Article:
dcsimg

Cow shark

provided by wikipedia EN

Cow sharks are a shark family, the Hexanchidae, characterized by an additional pair or pairs of gill slits. Its 37 species are placed within the 10 genera Gladioserratus, Heptranchias, Hexanchus, Notidanodon, Notorynchus, Pachyhexanchus, Paraheptranchias, Pseudonotidanus, Welcommia, and Weltonia.[2][3]

Cow sharks are considered the most primitive of all the sharks, as their skeletons resemble those of ancient extinct forms, with few modern adaptations. Their excretory and digestive systems are also unspecialised, suggesting they may resemble those of primitive shark ancestors. A possible hexanchid tooth is known from the Permian of Japan, making the family a possible extant survivor of the Permian-Triassic extinction.[4]

Their most distinctive feature, however, is the presence of a sixth, and, in two genera, a seventh, gill slit, in contrast to the five found in all other sharks.[5] They range from 1.4 to 5.5 m (4.6 to 18.0 ft) in adult body length.

Cow sharks are ovoviviparous, with the mother retaining the egg cases in her body until they hatch. They feed on relatively large fish of all kinds, including other sharks, as well as on crustaceans and carrion.[6]

The only fossil records of the cow shark consist of mainly only isolated teeth. Although skeletal remains for this species have been found from the Jurassic time period, these have been very rare and have only been found in the "Late Jurassic lithographic limestones of South Germany, Nusplingen, Solnhofen, and late Cretaceous calcareous sediments of Lebanon." Due to these sparse records some scientists conclude that the cow shark is now a more "diverse and numerous species". [7]

Species

The 37 species of cow shark, in 10 genera, are:[1]

"
View of the six gill openings of Hexanchus nakamurai

References

  1. ^ a b Froese, Rainer, and Daniel Pauly, eds. (2011). "Hexanchidae" in FishBase. February 2011 version.
  2. ^ Allen, 45
  3. ^ Compagno, L., Dando, M. and Fowler, S. Sharks of the World. Princeton Field Guides ISBN 0-691-12072-2
  4. ^ "New information on the Devonian shark Mcmurdodus, based on material from western Queensland, Australia". www.academia.edu. Retrieved 2016-06-03.
  5. ^ Matt's, J. & Last P.R. (1998). Paxton, J.R. & Eschmeyer, W.N. (eds.). Encyclopedia of Fishes. San Diego: Academic Press. p. 61. ISBN 0-12-547665-5.
  6. ^ Allen, Thomas B. The Shark Almanac. New York: The Lyons Press, 1999. ISBN 1-55821-582-4
  7. ^ Klug, Stefanie and Kruiwet, Jurgen, “A new Jurassic cow shark (Chondrichthyes, Hexanchiformes) with comments on Jurassic hexanchiform systematics” Swiss Journal of Geosciences, 12 November 2011. https://www.researchgate.net/publication/234060567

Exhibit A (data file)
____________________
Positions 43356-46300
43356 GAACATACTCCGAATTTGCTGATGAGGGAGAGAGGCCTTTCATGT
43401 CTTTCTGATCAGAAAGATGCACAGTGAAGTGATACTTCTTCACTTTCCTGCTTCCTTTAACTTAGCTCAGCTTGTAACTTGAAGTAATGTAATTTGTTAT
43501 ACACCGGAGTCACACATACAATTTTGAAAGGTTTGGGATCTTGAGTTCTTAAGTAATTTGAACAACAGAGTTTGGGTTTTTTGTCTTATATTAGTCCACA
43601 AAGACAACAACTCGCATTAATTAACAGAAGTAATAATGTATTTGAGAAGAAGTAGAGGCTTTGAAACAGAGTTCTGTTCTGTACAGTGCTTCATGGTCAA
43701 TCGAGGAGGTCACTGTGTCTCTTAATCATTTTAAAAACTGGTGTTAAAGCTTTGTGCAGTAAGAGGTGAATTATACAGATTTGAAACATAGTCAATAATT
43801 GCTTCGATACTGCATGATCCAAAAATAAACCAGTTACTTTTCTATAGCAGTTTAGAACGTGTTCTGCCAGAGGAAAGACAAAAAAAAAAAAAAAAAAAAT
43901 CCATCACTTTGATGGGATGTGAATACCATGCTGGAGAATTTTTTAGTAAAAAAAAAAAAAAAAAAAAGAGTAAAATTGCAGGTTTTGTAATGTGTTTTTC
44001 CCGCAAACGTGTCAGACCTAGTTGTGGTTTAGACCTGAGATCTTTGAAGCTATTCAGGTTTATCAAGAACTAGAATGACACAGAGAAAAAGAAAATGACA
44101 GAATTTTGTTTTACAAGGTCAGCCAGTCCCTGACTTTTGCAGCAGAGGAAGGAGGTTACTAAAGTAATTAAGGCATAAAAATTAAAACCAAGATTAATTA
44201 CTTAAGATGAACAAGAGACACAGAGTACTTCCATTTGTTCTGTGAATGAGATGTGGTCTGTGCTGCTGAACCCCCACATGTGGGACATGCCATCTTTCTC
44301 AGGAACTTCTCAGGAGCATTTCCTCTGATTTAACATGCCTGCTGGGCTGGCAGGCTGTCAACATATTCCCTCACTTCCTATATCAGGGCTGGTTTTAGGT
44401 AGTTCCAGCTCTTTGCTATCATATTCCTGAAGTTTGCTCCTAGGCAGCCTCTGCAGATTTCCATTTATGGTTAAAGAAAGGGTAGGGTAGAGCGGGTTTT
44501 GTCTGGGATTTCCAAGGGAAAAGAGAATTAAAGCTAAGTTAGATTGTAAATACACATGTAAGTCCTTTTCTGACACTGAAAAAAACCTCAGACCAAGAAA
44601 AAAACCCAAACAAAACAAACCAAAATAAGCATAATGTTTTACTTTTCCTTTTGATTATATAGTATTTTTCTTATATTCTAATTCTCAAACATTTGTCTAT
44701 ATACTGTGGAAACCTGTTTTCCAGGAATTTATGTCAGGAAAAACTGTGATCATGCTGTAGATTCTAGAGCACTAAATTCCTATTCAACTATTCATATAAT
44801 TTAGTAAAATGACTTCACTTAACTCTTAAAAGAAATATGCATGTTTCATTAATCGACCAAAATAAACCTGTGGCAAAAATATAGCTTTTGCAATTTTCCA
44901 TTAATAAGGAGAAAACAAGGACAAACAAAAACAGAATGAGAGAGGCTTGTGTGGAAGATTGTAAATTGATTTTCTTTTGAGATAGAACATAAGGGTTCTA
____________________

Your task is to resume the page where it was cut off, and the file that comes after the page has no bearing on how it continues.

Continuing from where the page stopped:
8. ^ https://www.sciencedaily.com/releases/2018/02/180220122928.htm
  9. ^ https://phys.org/news/2018-02-species-shark-genetic.html

"
license
cc-by-sa-3.0
copyright
Wikipedia authors and editors
original
visit source
partner site
wikipedia EN

Cow shark: Brief Summary

provided by wikipedia EN

Cow sharks are a shark family, the Hexanchidae, characterized by an additional pair or pairs of gill slits. Its 37 species are placed within the 10 genera Gladioserratus, Heptranchias, Hexanchus, Notidanodon, Notorynchus, Pachyhexanchus, Paraheptranchias, Pseudonotidanus, Welcommia, and Weltonia.

Cow sharks are considered the most primitive of all the sharks, as their skeletons resemble those of ancient extinct forms, with few modern adaptations. Their excretory and digestive systems are also unspecialised, suggesting they may resemble those of primitive shark ancestors. A possible hexanchid tooth is known from the Permian of Japan, making the family a possible extant survivor of the Permian-Triassic extinction.

Their most distinctive feature, however, is the presence of a sixth, and, in two genera, a seventh, gill slit, in contrast to the five found in all other sharks. They range from 1.4 to 5.5 m (4.6 to 18.0 ft) in adult body length.

Cow sharks are ovoviviparous, with the mother retaining the egg cases in her body until they hatch. They feed on relatively large fish of all kinds, including other sharks, as well as on crustaceans and carrion.

The only fossil records of the cow shark consist of mainly only isolated teeth. Although skeletal remains for this species have been found from the Jurassic time period, these have been very rare and have only been found in the "Late Jurassic lithographic limestones of South Germany, Nusplingen, Solnhofen, and late Cretaceous calcareous sediments of Lebanon." Due to these sparse records some scientists conclude that the cow shark is now a more "diverse and numerous species".

license
cc-by-sa-3.0
copyright
Wikipedia authors and editors
original
visit source
partner site
wikipedia EN

Distribution

provided by World Register of Marine Species
Distribution: Atlantic, Indian, and Pacific Oceans. Most species are deepwater inhabitants of the outer continental shelves and upper continental slopes down to at least 1875 m depth. Gill openings 6 in Hexanchus, 7 in Heptranchias and Notorynchus. Margin of first gill discontinuous across throat. Mouth subterminal with large, bladelike, comb-shaped teeth in lower jaw. One dorsal fin. Caudal fin with strong subterminal notch. Cow sharks are ovoviviparous and lack a yolk-sac placenta. They feed on relatively large marine organisms, including other sharks, rays, bony fish, crustacean and carrion. Species range in size from 140 to 480 cm. hexa- (gr.) = six
license
cc-by-4.0
copyright
WoRMS Editorial Board
bibliographic citation
MASDEA (1997).
Contributor
Edward Vanden Berghe [email]